It’s the last day of the Great Metro App Roundup, and we’ve got two of the biggest new apps to go!
This… this is not one of the biggest two apps today. This document and PDF viewer is, like many of the preview apps, totally functional. But I’m not sold. It’ll very obviously work better in touch mode, and it’s much peppier than Acrobat for loading and viewing PDFs, but the granular control over printing isn’t in place yet; it’s even missing things like being able to print single pages.
The built-in Skydrive app offers basic file management, which is acceptable if you use it just as a locker service, but lacks a function I really want from Skydrive: Office.
Being able to edit my documents on the go, from my phone or another computer, is a feature I really enjoy. The Office Web App is totally functional and I like that option. This highlights something that’s missing from Windows at this point, but, I believe, is going to be remedied in the future. I am of the understanding that Windows 8 will ship with a version of Office that works natively with Skydrive for cloud storage; this is perfect. Once Office web apps fall in line for easier document sharing, this’ll be a killer feature.
PS: the photo of a button? My sister made it. It says I
love hope something eats you. My sister is awesome.
Internet Explorer Metro
Here’s my love letter. I’ve been really critical thus far, but I cannot overstate the impact that Metro IE has had on my perception of what the web is.
Look at that screenshot. There hasn’t been any cropping done. That’s just what it looks like. There’s no anything! All the browser controls are hidden behind the page in the right-click menu. And what this does is turn any well-designed web site into a tight app-like experience. The content is allowed to be front-and-centre rather than being subject to the structure of the application.
And it’s fast. Holy crap, it’s fast. I did some informal speed tests between it, Chrome, and Firefox, and IE beat the pants off both of them.
Two things bother me about it, though. One: It’s a different app than desktop IE rather than a just different UI over the same program. That means that if you’re browsing in Metro and switch to desktop, your open tabs and windows don’t carry over.
It also means compatibility issues. Metro IE doesn’t support Flash, even on x86. That means no streaming video on most websites, including Facebook video, no multi-file upload dialog on WordPress, even some YouTube videos have issues.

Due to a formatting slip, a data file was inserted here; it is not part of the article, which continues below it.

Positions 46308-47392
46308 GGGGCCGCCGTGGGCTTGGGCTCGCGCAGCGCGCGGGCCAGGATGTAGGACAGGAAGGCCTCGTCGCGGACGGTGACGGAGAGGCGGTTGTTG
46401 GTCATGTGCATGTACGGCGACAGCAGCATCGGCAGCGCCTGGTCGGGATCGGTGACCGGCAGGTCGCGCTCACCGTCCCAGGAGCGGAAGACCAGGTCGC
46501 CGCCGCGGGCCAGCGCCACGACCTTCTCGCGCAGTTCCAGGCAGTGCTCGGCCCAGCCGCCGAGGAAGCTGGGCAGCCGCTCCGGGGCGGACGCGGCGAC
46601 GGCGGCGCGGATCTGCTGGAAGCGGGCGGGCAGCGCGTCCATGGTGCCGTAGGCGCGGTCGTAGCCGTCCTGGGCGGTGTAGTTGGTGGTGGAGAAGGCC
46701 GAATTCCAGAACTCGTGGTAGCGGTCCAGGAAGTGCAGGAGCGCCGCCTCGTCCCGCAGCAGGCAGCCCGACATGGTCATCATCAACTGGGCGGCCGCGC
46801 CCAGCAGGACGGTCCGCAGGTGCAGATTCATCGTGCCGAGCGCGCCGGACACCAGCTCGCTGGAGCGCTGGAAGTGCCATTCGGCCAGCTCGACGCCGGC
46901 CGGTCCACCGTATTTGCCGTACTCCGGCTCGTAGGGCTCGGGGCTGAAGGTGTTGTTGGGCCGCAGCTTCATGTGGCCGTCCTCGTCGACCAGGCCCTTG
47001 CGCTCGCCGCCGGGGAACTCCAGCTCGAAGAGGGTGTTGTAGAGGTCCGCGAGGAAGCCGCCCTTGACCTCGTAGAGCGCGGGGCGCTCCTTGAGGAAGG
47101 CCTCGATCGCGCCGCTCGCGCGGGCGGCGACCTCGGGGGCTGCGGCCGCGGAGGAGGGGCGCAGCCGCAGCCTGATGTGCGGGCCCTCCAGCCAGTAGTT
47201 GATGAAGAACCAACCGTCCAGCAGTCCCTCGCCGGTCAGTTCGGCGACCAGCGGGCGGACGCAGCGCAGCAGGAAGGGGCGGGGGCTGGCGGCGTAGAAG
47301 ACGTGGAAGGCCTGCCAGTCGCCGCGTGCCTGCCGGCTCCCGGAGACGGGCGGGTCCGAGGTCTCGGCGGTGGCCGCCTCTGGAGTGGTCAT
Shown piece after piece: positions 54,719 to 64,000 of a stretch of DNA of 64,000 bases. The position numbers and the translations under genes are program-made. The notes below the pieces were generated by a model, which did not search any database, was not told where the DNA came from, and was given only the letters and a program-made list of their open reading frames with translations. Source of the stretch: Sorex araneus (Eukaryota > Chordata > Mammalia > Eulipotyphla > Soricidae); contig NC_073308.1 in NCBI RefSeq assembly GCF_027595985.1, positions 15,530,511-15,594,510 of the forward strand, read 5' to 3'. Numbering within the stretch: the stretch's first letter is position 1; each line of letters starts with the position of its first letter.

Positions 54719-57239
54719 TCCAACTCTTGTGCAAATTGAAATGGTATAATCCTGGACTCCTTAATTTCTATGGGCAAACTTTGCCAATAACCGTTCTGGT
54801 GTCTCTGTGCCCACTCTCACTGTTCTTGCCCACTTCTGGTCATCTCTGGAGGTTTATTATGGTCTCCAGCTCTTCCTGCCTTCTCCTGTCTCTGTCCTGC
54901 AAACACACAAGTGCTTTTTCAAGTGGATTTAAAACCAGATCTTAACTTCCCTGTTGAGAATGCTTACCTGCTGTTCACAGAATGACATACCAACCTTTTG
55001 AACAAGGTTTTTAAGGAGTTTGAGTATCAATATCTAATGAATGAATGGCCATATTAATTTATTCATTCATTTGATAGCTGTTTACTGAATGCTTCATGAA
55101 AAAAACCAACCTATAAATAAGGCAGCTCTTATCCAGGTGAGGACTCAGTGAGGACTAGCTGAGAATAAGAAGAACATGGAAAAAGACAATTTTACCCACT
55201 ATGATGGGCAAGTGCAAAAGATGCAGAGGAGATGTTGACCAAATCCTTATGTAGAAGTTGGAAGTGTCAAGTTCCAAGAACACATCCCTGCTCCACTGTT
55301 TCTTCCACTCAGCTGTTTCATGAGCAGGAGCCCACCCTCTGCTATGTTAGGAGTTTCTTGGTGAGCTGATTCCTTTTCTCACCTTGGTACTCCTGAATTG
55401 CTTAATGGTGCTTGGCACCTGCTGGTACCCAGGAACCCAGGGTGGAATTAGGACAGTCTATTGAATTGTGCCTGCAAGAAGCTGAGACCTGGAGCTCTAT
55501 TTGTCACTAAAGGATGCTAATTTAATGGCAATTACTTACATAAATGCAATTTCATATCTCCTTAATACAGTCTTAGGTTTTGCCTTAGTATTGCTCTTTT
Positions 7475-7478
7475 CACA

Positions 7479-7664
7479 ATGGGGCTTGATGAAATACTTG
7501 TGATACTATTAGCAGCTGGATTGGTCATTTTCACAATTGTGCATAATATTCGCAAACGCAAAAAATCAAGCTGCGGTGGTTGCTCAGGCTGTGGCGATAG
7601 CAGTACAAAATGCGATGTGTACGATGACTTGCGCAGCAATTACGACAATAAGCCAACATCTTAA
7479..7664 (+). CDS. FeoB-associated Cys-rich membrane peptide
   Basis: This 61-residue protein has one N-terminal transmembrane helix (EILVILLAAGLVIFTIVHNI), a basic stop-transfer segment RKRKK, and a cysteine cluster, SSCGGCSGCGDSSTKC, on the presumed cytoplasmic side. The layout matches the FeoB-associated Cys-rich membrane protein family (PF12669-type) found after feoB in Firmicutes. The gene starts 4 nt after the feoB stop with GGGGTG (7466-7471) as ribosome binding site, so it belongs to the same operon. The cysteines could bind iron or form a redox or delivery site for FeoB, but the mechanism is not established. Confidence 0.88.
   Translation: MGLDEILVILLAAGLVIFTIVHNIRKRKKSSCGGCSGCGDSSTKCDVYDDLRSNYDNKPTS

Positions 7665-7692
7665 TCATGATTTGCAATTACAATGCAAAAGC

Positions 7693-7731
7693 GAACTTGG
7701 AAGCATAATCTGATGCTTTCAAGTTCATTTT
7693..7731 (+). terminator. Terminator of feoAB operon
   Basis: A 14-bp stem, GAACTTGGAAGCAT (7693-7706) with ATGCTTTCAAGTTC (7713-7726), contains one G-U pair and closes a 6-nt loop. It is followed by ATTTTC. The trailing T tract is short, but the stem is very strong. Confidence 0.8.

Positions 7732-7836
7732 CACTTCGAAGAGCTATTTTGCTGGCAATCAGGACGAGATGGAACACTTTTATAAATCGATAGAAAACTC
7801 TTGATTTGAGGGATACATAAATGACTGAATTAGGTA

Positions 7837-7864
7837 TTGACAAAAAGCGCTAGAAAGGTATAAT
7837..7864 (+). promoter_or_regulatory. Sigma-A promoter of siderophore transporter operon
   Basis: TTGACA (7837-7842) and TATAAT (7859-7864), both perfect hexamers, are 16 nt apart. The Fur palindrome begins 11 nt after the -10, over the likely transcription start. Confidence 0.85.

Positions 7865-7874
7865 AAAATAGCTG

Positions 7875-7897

I get the decision not to support Flash on ARM-based systems. There are legitimate performance concerns (especially on lower-end ARM hardware). But I’m on a proper computer, with the horsepower to run full-screen streaming flash video, and I want to do that thing. HTML5 isn’t here yet, not in the way Apple and Microsoft want it to be, and in the meantime I still want Flash support in my browser. If there was Flash support in Metro IE, it’d be my primary browser in a heartbeat.
All that said, other than for those tasks where I want Flash support, I’m thrilled by Metro IE. It’s phenomenally quick and has, literally, made me reconsider how I want to use web browsers. The lack of browser chrome on any given page, even at the top of the page, is great. And I can’t wait to see how it improves with the addition of new charms and improved notifications.
That’s it on Windows 8 for now, folks. I’m continuing to use it and enjoy; there has been an update recently to Mail that has smoothed over some performance jenk and I imagine things will continue to trend towards awesome. Windows 8 is looking like it’s going to be another Windows 7–that is, an incredibly stable beta, lots of engagement with the community, and it’ll deliver an awesome product.
The apps are going to make or break it, of course. You’ll notice no official Facebook or Twitter apps in my review; that’s because there are none. But there’s been a pretty solid standard set by Microsoft with their built-in apps, and I’ll keep posting as things change and evolve.
Paddle your own canoe, guys and gals,